* Weak commodity revenues weigh on fixed income for Q3
* Goldman says employed higher risk for trading commodities
By Barani Krishnan
Oct 16 Goldman Sachs Group Inc said
significantly lower revenues from commodities dragged down its
trading businesses in the third quarter, singling out weak
performance by an unit that had once been a pride of Wall
Street's biggest investment bank.
Goldman posted a profit for the quarter, saying trading of
fixed income, currency and commodities done on behalf of its
clients contributed nearly 30 percent more revenue compared with
the second quarter.
But Goldman -- also one of the largest proprietary traders
at one time in commodities -- implied that the figure would have
been more if not for its weak performance in commodities.
During the third quarter, there were "significantly higher
net revenues in mortgages and higher net revenues in credit
products, currencies and interest rate products, partially
offset by significantly lower net revenues in commodities",
Goldman said, without breaking down numbers.
Goldman said client activity remained generally low during
the third quarter as broad market concerns persisted amid
monetary easing by central banks.
The bank has cited negative impact from commodities in
previous earnings. But rarely has it drawn this much focus to
the asset class for being a drag on revenue.
Goldman's performance contrasts with strong commodity prices
in the last quarter. The Thomson Reuters-Jefferies CRB index
, a commodities bellwether, posted its biggest gain in
nearly two years during the quarter, helped by economic
For years, Goldman had ruled commodities trading on Wall
Street with a scale, savvy and expertise matched only by top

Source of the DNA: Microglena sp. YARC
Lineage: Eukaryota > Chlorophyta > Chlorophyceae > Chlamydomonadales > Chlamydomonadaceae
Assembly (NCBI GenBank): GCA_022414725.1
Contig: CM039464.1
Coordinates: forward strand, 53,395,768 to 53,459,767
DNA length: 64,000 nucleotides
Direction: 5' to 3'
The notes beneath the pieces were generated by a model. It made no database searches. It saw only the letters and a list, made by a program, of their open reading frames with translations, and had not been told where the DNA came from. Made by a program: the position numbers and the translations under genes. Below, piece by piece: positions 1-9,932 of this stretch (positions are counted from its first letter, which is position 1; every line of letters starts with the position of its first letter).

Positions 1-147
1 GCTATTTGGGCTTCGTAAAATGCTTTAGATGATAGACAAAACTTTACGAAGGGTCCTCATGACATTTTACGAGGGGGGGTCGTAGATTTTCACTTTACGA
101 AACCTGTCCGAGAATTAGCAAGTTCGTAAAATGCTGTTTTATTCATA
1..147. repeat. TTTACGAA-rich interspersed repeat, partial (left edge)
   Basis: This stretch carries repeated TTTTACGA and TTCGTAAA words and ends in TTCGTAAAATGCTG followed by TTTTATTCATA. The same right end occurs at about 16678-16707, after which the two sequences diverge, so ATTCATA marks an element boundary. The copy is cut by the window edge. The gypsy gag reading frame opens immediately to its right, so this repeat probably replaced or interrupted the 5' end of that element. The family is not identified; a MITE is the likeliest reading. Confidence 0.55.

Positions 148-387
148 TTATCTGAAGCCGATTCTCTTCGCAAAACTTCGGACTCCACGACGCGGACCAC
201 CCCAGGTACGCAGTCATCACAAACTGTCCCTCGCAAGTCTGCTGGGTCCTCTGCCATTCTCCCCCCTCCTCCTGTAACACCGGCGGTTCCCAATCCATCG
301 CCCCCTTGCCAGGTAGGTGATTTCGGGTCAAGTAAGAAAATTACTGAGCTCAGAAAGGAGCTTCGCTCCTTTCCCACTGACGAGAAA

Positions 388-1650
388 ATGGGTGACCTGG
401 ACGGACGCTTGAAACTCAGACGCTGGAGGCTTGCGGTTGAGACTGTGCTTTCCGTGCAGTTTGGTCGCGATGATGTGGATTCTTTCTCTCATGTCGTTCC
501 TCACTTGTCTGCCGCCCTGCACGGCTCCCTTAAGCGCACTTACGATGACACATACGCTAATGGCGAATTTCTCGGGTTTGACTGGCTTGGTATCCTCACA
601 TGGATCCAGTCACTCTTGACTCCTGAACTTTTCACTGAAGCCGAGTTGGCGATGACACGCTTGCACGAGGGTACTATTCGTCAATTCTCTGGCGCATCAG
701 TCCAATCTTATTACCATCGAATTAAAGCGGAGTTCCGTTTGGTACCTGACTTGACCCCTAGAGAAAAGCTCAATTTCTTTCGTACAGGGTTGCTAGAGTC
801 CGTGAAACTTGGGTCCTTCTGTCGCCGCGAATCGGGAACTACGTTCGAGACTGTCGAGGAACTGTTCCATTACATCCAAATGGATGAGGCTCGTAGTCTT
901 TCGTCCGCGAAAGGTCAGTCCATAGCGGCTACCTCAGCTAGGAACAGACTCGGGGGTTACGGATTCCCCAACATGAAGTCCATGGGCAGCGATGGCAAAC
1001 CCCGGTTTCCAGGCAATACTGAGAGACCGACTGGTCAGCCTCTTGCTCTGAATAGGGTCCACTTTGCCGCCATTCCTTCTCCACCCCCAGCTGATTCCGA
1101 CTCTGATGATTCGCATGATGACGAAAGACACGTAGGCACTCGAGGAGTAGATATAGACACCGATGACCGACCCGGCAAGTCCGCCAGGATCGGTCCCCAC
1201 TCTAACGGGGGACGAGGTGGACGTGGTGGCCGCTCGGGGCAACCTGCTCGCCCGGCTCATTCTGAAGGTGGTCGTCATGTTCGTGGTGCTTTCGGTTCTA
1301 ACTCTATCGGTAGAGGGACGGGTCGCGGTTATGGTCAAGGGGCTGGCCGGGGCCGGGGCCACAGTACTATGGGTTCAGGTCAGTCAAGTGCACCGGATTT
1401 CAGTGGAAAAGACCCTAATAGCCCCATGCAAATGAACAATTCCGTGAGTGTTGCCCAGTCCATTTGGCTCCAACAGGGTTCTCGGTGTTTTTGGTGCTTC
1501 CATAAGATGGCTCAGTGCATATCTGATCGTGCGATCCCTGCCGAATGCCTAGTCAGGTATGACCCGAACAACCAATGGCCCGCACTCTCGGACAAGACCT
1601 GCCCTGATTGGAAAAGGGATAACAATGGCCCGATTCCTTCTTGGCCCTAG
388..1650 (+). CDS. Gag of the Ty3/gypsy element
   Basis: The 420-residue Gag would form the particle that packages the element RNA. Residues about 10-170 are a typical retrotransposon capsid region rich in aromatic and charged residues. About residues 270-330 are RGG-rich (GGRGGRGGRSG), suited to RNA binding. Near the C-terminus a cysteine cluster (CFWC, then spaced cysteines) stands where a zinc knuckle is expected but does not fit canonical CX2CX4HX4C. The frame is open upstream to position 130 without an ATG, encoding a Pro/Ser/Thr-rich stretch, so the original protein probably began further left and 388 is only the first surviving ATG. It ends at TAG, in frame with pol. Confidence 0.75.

rival Morgan Stanley. Operating physical commodity
operations such as oil pipelines and crude shipping, the two
also ran huge proprietary trading books that bet large sums of
their own money on the energy, metals and agriculture markets,
Their fortunes in commodities began dwindling after new U.S.
financial laws were passed in 2010 to limit excessive
risk-taking by banks, prompting Wall Street's best to dump their
"prop desks" and cater exclusively to client needs in trading
Fast-growing new competitor JPMorgan Chase has also
stolen some of the luster in commodities from Goldman and Morgan
Stanley, reporting a bumper revenue from the sector last year.
Trading mostly metals before pushing into oil in 2009, JPMorgan
has made a series of risky acquisitions and hires to ramp up its
HIGHER COMMODS RISK, LOWER REVENUE
In the third quarter, the lower commodity revenue at Goldman
came despite higher risk levels employed by the bank for trading
the asset class.
Goldman said its Value-at-Risk (VaR) in commodities averaged
$22 million per day in the three months to September, versus the
$20 million averaged in the second quarter and the $25 million
of 2011's third quarter.
VaR is an important consideration for investment banks when
making trading and hedging decisions for an asset class.
In Goldman Sachs' case, its VaR readings are based on a 95
percent confidence level of the potential loss it could make in
trading commodities and other assets over a one-day time
The following lists commodities VaR at leading Wall Street
banks over the past two years (in $ millions):
Average commodities VaR by quarter
3Q12 2Q12 1Q12 4Q11 3Q11 2Q11 1Q10 4Q10 3Q10
* Goldman Sachs 22 20 26 26 25 39 37 23 29
* JPMorgan 13 13 21 20 15 16 13 14 13
* Morgan Stanley n/a 34 31 28 32 29 33 26 30
* Bank of America n/a 11.9 13.1 12.1 15.7 23.7 23.9 17.7 19.4
** Citigroup n/a 17 14 18 22 25 23 27 26
* Value-at-Risk based on a 95 percent confidence level
** Value-at-Risk based on a 99 percent confidence level
Note: Citigroup has issued third quarter results but its
VaR readings are reported in a separate regulatory filing. Bank
of America, which will release Q3 results on Oct. 17,
also reports VaR in a later filing.